THE WONDERFUL by Saskia Sarginson


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A young woman tries to unravel the mystery at the center of her life.

Set between 1957 and 1981, Sarginson’s (The Other Me, 2016, etc.) latest follows the American Delaney family as they relocate to a U.S. airbase in England. Brought to the U.K. on a highly confidential assignment, war hero Todd brings along his wife, Ruby—a frazzled, beautiful homemaker—and their 12-year-old twins, Hedy and Christopher. Though extremely close, the twins could not be more different. Hedy, a tough tomboy, feels extremely protective of her gentle, sensitive brother, who suffers from extreme scoliosis and likes to write fiction. As the family tries to adapt to their new life, strange events begin to occur: Bright lights appear in the sky; people lurk in the forest; screams rise from underground; and Todd’s behavior becomes increasingly odd. After a traumatic, life-changing incident rips her life and family apart, Hedy is sent to live on her uncle’s farm. She spends the rest of the novel trying to figure out the truth, in part by using her brother’s unfinished story, "The Wonderful.” Rooted in history, the novel touches on themes like Cold War paranoia, segregation, bigotry, homosexuality, and mental illness. Broken into three parts—“The Base,” “The Farm,” and “The Forest”—the novel has slightly odd pacing. The first third is given far more breathing room than the other two, which leads to an uneven reading experience and leaves the reader wanting more at the end. Despite this, Sarginson’s writing propels you forward with its strong characterization and quiet beauty: “...and then the slow and sometimes fumbling discovery of being unexpectedly twinned with another…the knowledge that she would not be alone again.” The reveal at the end forces readers to reconsider the whole novel, which is interesting and bolsters the wartime paranoia themes.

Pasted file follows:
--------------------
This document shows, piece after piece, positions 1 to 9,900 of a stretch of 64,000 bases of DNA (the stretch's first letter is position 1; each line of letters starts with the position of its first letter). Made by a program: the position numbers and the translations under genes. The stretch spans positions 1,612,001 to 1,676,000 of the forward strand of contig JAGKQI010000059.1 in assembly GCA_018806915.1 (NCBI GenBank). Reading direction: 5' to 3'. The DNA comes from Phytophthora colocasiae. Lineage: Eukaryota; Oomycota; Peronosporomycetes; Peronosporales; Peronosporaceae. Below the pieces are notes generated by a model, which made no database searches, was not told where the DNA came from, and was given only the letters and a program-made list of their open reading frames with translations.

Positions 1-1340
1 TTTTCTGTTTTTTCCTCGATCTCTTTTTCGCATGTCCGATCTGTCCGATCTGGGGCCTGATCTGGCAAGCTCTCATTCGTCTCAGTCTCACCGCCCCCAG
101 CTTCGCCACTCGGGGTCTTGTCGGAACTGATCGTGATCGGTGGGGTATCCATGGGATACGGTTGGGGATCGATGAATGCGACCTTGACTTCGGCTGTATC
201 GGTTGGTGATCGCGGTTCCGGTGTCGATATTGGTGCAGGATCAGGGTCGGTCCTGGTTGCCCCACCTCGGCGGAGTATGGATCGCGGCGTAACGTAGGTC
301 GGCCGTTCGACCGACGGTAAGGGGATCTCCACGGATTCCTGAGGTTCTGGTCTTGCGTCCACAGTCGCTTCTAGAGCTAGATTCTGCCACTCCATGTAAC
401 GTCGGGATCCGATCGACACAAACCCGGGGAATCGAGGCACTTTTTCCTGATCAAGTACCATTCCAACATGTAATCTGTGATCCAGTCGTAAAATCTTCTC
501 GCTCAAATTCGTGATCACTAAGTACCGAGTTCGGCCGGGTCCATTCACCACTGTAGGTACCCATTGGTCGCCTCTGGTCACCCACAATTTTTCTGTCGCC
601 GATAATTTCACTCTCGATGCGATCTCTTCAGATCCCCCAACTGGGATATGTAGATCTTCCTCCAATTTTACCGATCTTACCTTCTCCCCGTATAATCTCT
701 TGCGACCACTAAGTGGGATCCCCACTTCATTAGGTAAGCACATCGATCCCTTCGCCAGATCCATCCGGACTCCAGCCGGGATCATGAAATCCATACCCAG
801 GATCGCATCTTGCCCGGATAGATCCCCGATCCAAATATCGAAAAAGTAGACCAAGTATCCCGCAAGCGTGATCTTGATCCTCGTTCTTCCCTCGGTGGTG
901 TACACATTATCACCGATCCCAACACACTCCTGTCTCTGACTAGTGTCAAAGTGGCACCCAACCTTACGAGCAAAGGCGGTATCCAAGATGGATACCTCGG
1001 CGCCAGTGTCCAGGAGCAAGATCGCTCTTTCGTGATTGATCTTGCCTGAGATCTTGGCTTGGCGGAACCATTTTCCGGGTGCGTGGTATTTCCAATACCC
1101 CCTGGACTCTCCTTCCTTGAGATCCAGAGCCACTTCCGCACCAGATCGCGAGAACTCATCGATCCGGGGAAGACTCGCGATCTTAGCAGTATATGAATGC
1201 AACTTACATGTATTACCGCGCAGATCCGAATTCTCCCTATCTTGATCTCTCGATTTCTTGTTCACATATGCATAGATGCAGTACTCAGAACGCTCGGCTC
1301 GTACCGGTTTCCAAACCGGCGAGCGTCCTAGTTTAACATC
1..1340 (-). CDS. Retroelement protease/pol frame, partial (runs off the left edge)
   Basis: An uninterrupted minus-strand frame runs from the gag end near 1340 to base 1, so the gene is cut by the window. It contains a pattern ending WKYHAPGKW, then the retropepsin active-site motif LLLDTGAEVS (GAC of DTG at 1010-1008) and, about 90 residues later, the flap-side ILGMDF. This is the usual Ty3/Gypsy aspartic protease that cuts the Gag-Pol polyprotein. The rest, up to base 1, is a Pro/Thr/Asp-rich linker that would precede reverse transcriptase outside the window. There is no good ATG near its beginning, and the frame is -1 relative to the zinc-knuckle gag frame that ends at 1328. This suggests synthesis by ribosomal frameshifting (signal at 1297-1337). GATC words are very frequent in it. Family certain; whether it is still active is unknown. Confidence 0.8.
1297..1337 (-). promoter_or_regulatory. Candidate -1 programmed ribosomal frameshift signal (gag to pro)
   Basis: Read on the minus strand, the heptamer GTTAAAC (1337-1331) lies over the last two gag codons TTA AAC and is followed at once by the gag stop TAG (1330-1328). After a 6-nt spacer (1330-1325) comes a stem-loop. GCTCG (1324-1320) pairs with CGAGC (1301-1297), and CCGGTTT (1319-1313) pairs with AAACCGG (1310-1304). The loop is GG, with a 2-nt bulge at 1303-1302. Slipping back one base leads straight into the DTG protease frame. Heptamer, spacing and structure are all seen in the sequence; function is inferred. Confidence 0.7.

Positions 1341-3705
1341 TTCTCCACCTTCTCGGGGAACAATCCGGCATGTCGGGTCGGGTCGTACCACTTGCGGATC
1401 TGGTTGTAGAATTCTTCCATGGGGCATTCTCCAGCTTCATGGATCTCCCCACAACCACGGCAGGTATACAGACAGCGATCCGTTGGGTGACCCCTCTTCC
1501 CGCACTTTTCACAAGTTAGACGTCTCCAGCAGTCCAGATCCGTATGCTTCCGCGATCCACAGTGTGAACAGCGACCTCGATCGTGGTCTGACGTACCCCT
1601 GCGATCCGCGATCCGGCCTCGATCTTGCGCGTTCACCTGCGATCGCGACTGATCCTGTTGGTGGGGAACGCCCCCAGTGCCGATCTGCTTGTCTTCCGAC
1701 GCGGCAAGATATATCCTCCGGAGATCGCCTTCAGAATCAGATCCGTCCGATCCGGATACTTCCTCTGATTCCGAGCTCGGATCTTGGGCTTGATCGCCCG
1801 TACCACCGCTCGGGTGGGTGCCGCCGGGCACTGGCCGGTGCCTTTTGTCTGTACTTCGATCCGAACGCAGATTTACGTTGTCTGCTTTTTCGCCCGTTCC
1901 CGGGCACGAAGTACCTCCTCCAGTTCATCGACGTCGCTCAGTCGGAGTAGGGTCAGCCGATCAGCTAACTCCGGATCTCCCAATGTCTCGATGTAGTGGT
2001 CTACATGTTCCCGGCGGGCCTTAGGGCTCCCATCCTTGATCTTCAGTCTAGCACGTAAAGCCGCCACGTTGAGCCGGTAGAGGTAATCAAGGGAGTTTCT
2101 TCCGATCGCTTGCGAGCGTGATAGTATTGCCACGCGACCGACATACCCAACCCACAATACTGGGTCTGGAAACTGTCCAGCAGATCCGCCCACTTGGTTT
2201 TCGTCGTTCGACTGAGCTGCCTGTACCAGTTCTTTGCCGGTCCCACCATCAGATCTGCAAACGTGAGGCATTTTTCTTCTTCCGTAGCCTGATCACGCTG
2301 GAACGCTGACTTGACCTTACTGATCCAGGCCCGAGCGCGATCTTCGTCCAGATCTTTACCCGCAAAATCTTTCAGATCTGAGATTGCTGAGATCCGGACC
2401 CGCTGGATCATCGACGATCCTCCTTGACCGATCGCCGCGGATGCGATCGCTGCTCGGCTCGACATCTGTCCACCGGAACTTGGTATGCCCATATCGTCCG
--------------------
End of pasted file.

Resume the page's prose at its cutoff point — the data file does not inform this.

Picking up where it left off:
A gripping and devastating tale of a family torn apart by secrets, war, and human brutality.

Pub Date: Dec. 10th, 2019
ISBN: 978-1-250-08351-7
Page count: 400pp
Publisher: Flatiron Books
Review Posted Online:
Kirkus Reviews Issue: Sept. 15th, 2019


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